North Carolina Appeals Court Ruling Shows Limits of Negligent Selection and Negligent Supervision

Church Law and Tax Report North Carolina Appeals Court Ruling Shows Limits of Negligent Selection

Church Law and Tax Report

North Carolina Appeals Court Ruling Shows Limits of Negligent Selection and Negligent Supervision

Key point 10-09.1. Some courts have found churches liable on the basis of negligent supervision for a worker’s acts of child molestation on the ground that the church failed to exercise reasonable care in the supervision of the victim or of its own programs and activities.

A North Carolina appeals court ruled that a diocese could be sued on the basis of negligent supervision for a priest’s molestation of a 16-year-old boy, but dismissed a negligent hiring claim and a demand that the priest undergo a test for sexually transmitted diseases. An adult male (the “plaintiff”) claimed that when he was 16 years old a priest sexually assaulted him on multiple occasions. He further claimed that the priest had begun to “cultivate a special relationship with him, and began to groom him for sexual assault by exhibiting frequent physical contact with him through hugs and embraces.” The plaintiff alleged that the first sexual assault occurred when the priest invited him to spend the night at his home and that the second incident took place when the priest, “using his stature as a priest,” secured an invitation to spend the night at the plaintiff’s home.

The plaintiff reported the sexual abuse to church officials, resulting in the priest’s immediate suspension. The plaintiff sued the diocese, claiming that it was responsible for the priest’s actions on the basis of its negligence in hiring and supervising the priest. He also asked the court to compel the priest to undergo a test for sexually transmitted diseases.

The court began its opinion by rejecting the argument of the diocese that the First Amendment guarantee of religious freedom prevented it from resolving the plaintiff’s claims. It noted, “The dispositive question is whether resolution of the legal claims requires the court to interpret or weigh church doctrine. If not, the First Amendment is not implicated and neutral principles of law are properly applied to adjudicate the claim.” The court defined an “ecclesiastical matter” as one “which concerns doctrine, creed, or form of worship of the church, or the adoption and enforcement within a religious association of needful laws and regulations for the government of membership … .”

Negligent hiring

The plaintiff’s lawsuit claimed that the priest had been inadequately screened. The court ruled that it was barred by the First Amendment guaranty of religious freedom from resolving this claim, noting that “the decision to hire a minister is inextricable from religious doctrine and protected by the First Amendment from judicial inquiry … . We hold that plaintiff is not permitted to proceed on any claim that the diocese was negligent in hiring the priest as such a claim would clearly be forbidden by the First Amendment.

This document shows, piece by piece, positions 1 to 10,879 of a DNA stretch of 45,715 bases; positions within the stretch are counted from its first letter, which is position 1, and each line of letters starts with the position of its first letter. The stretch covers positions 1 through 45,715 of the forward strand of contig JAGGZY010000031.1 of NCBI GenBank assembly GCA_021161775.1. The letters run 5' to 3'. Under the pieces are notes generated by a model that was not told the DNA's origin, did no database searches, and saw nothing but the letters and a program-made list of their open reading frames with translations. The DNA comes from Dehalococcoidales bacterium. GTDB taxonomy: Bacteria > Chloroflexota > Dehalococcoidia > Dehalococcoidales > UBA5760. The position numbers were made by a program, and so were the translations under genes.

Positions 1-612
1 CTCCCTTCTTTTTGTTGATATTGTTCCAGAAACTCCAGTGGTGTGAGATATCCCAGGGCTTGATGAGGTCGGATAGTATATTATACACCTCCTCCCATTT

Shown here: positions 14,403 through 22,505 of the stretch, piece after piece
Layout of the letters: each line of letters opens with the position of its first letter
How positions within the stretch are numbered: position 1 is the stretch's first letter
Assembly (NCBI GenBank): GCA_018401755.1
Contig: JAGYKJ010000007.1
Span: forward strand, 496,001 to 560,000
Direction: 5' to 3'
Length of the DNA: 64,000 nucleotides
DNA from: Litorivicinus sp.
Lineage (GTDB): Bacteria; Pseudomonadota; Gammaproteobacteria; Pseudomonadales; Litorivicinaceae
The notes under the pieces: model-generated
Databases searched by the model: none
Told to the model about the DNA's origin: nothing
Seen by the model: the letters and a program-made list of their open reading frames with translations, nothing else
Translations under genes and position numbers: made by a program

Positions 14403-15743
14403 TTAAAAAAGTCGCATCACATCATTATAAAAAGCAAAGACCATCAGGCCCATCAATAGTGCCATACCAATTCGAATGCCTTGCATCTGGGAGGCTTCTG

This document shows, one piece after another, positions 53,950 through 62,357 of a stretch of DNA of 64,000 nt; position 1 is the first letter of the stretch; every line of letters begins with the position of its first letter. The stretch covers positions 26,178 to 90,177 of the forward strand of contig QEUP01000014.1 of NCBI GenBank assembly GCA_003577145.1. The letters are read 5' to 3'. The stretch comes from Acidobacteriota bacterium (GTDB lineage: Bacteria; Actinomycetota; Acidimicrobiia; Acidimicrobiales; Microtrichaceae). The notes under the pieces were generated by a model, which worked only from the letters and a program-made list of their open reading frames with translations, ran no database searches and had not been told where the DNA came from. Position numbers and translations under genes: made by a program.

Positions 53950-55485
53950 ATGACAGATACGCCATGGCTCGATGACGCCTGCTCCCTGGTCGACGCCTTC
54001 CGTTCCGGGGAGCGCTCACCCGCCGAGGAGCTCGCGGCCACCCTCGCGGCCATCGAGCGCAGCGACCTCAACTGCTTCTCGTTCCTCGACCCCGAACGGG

Negligent supervision

The plaintiff claimed that the diocese was liable for his injuries on the basis of its negligent supervision of the priest. The court noted that negligent supervision required proof that the diocese was aware of, or in the exercise of reasonable care could have been aware of, prior behavior by the priest, suggesting he posed a risk of molesting minors, and that the plaintiff’s injuries were due in part to the failure by the diocese to reasonably supervise the priest. The court agreed, and rejected the position of the diocese that it had no prior knowledge that the priest posed a risk of harm to minors. It noted that the diocese was aware of the priest’s unnatural preoccupation with minors, which included spending the night with them in his home.

STD testing

The plaintiff claimed that when he requested that the diocese require the priest to submit to a test for sexually transmitted diseases and inform him of the results so he could be assured of his health, the diocese refused the request. The court refused to order the diocese to compel the priest to undergo testing for a sexually transmitted disease: “Adjudication of this claim would, by definition, require the examination of church doctrine and thus constitute precisely the type of ecclesiastical inquiry courts are forbidden to make” since it would involve the question of the control by the diocese over a priest. The court noted that “this claim seeks to impose liability based on the diocese’s alleged failure to exercise authority over a priest stemming from an oath of obedience taken by him pursuant to the church’s canon law. As such, this claim directly challenges church actions involving religious doctrine and practice and cannot be adjudicated without entangling a secular court in ecclesiastical matters.”

What This Means For Churches:

This case illustrates the legal duty churches have to supervise any employee or volunteer that they know is a threat of harm to minors, or in the exercise of reasonable care should know is such a threat. In this case, the diocese claimed that it had no actual knowledge that the priest had engaged in the sexual abuse of minors in the past. But, the court concluded, this did not get it off the hook since it had knowledge of other behavior (including preoccupation with minors, and having minors spend the night in his home) that should have alerted it to a potential propensity to molest minors. Doe v. Diocese, 776 S.E.2d 29 (N.C. App. 2015).

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